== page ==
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Quality of Life among Cannabis Consumers And Non-Consumers in South Florida: Preliminary Results from the Herbal Heart Study

Zully Moreno
University of Miami

Co-Authors: Amrit Baral1, Ranya Marrakchi El Fellah1, Bria-Necole A Diggs1, Sarah E Messiah2, Raul Gonzalez3, Barry Hurwitz1, Claudia Martinez1, Denise C Vidot1
1University of Miami, 2University of Texas, 3Florida International University

Background: Cannabis is often cited as a potential alternative or an adjunct for managing symptoms of physical and mental chronic medical conditions. While existing literature reports extensive physiological effects of cannabis use, an understanding of its impact on subjective well-being such as the quality of life (QoL) is still lacking. This study seeks to bridge this gap by assessing various domains of QoL among young adults, a population that has been reported to have a higher prevalence of cannabis consumption using various methods. We further compared the differences with their non consumer counterparts.

Methods: The data is from the initial assessment of participants in the ongoing Herbal Heart Study cohort that investigates the effect of cannabinoids on subclinical cardiovascular risk among young adults (18-35) in South Florida. QoL was assessed through the 26-item World Health Organization Quality of Life questionnaire (WHOQOL-BREF), categorized into four domains: physical health, psychological well-being, social relations, and environment. The mean scores within each domain were utilized to compute domain scores, aligned with WHOQOL-100 standards, and subsequently transformed to a 0–100 scale. Two items gauged participants’ overall perceptions of QoL and health. To compare QoL scores based on cannabis use status and administration routes, the Mann–Whitney U test and Kruskal–Wallis were applied as appropriate, using SAS Analytics.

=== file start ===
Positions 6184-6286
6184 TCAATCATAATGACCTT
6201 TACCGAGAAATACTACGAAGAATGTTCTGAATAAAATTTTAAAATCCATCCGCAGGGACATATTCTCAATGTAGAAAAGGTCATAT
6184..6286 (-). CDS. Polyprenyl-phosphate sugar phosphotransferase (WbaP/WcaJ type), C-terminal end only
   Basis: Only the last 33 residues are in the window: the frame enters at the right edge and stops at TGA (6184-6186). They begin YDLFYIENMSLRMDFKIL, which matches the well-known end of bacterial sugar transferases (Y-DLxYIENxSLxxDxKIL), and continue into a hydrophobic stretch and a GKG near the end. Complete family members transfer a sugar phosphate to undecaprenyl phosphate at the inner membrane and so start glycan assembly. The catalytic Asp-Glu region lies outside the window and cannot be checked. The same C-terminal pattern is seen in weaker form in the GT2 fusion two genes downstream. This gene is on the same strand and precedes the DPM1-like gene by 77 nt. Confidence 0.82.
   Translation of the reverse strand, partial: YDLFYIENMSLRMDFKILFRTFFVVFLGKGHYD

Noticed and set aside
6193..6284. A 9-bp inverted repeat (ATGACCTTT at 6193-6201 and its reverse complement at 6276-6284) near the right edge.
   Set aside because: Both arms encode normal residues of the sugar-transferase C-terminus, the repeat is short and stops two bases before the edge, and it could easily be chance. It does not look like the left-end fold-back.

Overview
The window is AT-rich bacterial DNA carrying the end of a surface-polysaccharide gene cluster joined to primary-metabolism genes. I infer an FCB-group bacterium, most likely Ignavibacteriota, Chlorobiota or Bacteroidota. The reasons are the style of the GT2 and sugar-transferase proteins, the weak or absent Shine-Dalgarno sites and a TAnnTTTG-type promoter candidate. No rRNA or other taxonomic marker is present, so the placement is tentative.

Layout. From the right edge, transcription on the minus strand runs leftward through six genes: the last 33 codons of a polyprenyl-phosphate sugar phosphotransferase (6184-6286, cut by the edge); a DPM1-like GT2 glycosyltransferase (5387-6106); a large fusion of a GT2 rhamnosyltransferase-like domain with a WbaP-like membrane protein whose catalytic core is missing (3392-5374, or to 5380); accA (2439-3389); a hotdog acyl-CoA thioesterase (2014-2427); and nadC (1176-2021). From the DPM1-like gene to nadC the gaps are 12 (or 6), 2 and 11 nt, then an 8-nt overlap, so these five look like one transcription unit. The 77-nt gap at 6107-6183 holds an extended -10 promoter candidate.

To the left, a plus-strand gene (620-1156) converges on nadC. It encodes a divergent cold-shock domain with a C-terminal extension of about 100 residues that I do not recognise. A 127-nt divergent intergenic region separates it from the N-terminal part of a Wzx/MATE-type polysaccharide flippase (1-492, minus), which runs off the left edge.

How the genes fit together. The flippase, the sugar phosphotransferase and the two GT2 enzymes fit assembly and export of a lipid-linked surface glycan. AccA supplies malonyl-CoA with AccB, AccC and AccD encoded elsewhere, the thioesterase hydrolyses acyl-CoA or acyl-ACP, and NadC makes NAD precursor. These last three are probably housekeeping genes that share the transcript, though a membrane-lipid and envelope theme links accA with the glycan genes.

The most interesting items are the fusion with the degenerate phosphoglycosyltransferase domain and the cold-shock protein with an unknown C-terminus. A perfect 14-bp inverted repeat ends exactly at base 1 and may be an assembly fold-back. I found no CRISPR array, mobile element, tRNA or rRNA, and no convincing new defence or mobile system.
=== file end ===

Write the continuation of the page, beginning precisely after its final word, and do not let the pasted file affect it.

Results: Of the total young adults (N=150), the mean age was 24.6 years (SD=4.5), with 66.7% being female, 51.3% identifying as Hispanic/Latino, and 50.7% reporting cannabis use. Among cannabis users, 30.3% were blunt users, 34.2% joint, and 35.5% vape (35.5%). The total QoL score did not show a significant difference between cannabis users and non-users (Z=1.5494, p=0.12). The median scores for overall QoL and general health were not significantly different between the two groups (P=0.49) and by routes of cannabis administration among users (p=0.36). Similarly, there was no statistically significant difference in median scores across all four domains when comparing cannabis users to non-users. However, within the group of cannabis users, a significant difference emerged in the median score for psychological well-being by routes of cannabis consumption: [joint (75.0), blunt (62.5), and vape (58.3), Kruskal Wallis X2= 10.234, df=2, p<.01)].

Conclusion: Although no significant difference in the overall QoL was observed between two groups, a significant difference in psychological well-being among cannabis consumers by methods of use highlights the importance of examining specific QoL dimensions in understanding the impact of cannabis use on holistic well-being. among cannabis habitual users.